AfriForum’s Roets not in contempt for tweeting apartheid flag, court rules

 

 

The Johannesburg high court on Tuesday dismissed an application by the Nelson Mandela Foundation that the Afrikaaner lobby group, and its deputy chief executive Ernst Roets, be held in contempt after tweeting an image of the apartheid flag.

The Nelson Mandela Foundation’s Sello Hatang said in urgent court papers filed last month that the “unmistakable intent” of the tweet was to “mock and provoke all those South Africans — black and white — who were celebrating the judgment, and felt vindicated and protected by the judgment.”

That tweet came just hours after it had been declared hate speech by the deputy judge president of the court.

Judge Colin Lamont said Roets could not be held in contempt because Deputy Judge President Phineas Mojapelo’s order was “declaratory” — he declared that the gratuitous display of the flag was hate speech.

To be in breach of a court order, the order had to require a person to do, or not do, something.


Lamont quoted from Mojapelo’s judgment, where the deputy judge president said: “Contrary to the protestations of Afriforum, the relief sought by the applicants in this matter is not a banning order against the old flag.”

Lamont said that by declaring, instead of banning, Mojapelo’s order “sets the standard of morality expected to be adhered to by society”.

Roets may still be held to have breached the Equality Act, said Lamont, but the Equality Court was the right place to deal with it.

Lamont also said that Roets’s tweet was not authorised by AfriForum and he was not acting on his organisation’s behalf when he tweeted.

Roets tweet was posted a few hours after Mojapelo’s judgment. Posting a picture of the apartheid flag, Roets asked: “Did I just commit hate speech?”

The following day, Roets retweeted his earlier tweet, but this time accompanied by a comment saying that the reaction from people to his earlier tweet was “as expected”. He added that the judgment said the flag could be displayed for academic purposes and that he was “a scholar of Constitutional Law, currently doing my doctorate”.

“This is an academic question. It seems the NMF’s quest for apartheid style censorship & banning continues,” Roets tweeted.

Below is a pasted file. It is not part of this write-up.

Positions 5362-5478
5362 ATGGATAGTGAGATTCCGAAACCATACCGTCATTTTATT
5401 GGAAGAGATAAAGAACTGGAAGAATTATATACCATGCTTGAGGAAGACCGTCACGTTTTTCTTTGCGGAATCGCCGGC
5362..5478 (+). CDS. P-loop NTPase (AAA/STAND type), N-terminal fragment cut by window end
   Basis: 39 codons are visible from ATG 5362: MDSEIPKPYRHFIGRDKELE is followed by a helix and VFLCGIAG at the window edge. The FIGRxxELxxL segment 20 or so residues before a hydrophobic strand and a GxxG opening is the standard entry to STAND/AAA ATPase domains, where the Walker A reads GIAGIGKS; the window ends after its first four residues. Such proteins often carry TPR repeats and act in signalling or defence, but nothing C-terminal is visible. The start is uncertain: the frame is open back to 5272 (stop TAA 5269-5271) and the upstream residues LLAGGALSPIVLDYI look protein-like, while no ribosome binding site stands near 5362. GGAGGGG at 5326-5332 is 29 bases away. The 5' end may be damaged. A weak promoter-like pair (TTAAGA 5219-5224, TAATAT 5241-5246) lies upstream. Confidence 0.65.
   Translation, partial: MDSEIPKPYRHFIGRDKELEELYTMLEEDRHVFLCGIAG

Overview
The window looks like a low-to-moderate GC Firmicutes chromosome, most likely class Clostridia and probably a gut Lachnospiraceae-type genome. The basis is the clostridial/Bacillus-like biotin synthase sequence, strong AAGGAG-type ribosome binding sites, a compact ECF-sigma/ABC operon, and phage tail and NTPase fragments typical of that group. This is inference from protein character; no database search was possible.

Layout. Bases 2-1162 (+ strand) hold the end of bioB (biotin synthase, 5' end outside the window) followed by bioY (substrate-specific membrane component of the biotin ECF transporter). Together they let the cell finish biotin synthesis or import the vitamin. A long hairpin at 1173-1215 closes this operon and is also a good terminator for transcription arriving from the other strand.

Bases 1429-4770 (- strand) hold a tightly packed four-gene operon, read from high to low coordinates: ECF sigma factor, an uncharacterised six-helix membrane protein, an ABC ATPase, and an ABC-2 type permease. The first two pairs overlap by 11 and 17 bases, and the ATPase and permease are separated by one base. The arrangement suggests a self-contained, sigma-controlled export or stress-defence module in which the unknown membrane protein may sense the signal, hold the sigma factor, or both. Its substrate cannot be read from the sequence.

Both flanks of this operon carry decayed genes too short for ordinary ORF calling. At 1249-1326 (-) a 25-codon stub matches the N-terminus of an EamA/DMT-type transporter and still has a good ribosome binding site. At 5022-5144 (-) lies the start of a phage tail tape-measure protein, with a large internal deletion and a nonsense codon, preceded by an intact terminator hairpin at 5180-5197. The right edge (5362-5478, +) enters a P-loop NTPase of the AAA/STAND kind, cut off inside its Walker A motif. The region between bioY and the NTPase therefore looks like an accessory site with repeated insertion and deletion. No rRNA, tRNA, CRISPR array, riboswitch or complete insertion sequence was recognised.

Then, in an interview with Radio 702, Roets said that while it was correct to respect the rule of law, courts were not always right: “We must remember that Nelson Mandela was illegal according to the laws of the time, that the apartheid system was legal according to the laws at the time and according to the courts at the time.”

Subscribe to the M&G

These are unprecedented times, and the role of media to tell and record the story of South Africa as it develops is more important than ever.

The Mail & Guardian is a proud news publisher with roots stretching back 35 years, and we’ve survived right from day one thanks to the support of readers who value fiercely independent journalism that is beholden to no-one. To help us continue for another 35 future years with the same proud values, please consider taking out a subscription.

Franny Rabkin
Franny Rabkin
Franny is the legal reporter at the Mail & Guardian

Related stories

Andrew Mlangeni: A comrade until the end

The foundations of former Rivonia trialists reflect on the loyalty of the comrades who fought for democracy.

We need more anger about racism in South Africa

Those who want a non-racial and equal society need to unite against both whites and blacks who collaborate to entrench a racist system

Partners aim to build a new society

Nelson Mandela University and the Nelson Mandela Foundation are collaborating to realise Madiba’s dream of building a new society

Zondo asks court for more time

The deputy chief justice says the inquiry’s terms of reference are too broad and it would take six years to look into state capture in such detail

“Rot at the public protector’s office,” says former chief operating officer

Basani Baloyi has submitted an affidavit to the ConCourt asking for leave to appeal the high court ruling in her case against the public protector

What the law could clarify this year

Lawfare: Major developments are on the cards where law and politics meet, including the first amendment to South Africa’s Bill of Rights
Advertising

Ingonyama Trust Board moves to retrench staff

More than 50 workers at the Ingonyama Trust Board have been issued section 189 notices

No proof of Covid-19 reinfection, yet

Some people report testing positive for Covid-19 after initially having the disease and then testing negative. Scientists are still trying to understand if this means that reinfection is possible
Advertising

press releases

Loading latest Press Releases…

The best local and international journalism

handpicked and in your inbox every weekday